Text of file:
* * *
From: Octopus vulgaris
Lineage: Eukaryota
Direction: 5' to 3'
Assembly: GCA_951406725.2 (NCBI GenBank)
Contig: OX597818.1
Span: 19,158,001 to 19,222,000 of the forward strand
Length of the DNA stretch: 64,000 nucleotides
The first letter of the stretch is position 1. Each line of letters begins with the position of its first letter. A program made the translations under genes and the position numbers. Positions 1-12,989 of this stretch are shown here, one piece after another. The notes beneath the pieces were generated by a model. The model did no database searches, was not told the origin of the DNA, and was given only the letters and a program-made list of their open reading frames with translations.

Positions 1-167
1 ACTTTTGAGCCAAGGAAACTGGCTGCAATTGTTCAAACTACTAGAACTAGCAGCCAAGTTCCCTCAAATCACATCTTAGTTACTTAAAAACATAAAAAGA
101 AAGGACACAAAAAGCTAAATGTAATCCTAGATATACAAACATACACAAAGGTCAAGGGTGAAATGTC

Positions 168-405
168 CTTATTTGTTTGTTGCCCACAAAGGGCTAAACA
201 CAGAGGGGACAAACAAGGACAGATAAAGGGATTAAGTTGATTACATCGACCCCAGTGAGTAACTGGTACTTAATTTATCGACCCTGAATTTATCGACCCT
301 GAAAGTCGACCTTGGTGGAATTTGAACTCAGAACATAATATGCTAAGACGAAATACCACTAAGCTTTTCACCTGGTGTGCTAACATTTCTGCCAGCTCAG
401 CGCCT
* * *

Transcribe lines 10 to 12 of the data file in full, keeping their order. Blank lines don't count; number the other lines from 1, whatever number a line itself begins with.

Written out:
1 ACTTTTGAGCCAAGGAAACTGGCTGCAATTGTTCAAACTACTAGAACTAGCAGCCAAGTTCCCTCAAATCACATCTTAGTTACTTAAAAACATAAAAAGA
101 AAGGACACAAAAAGCTAAATGTAATCCTAGATATACAAACATACACAAAGGTCAAGGGTGAAATGTC

Positions 168-405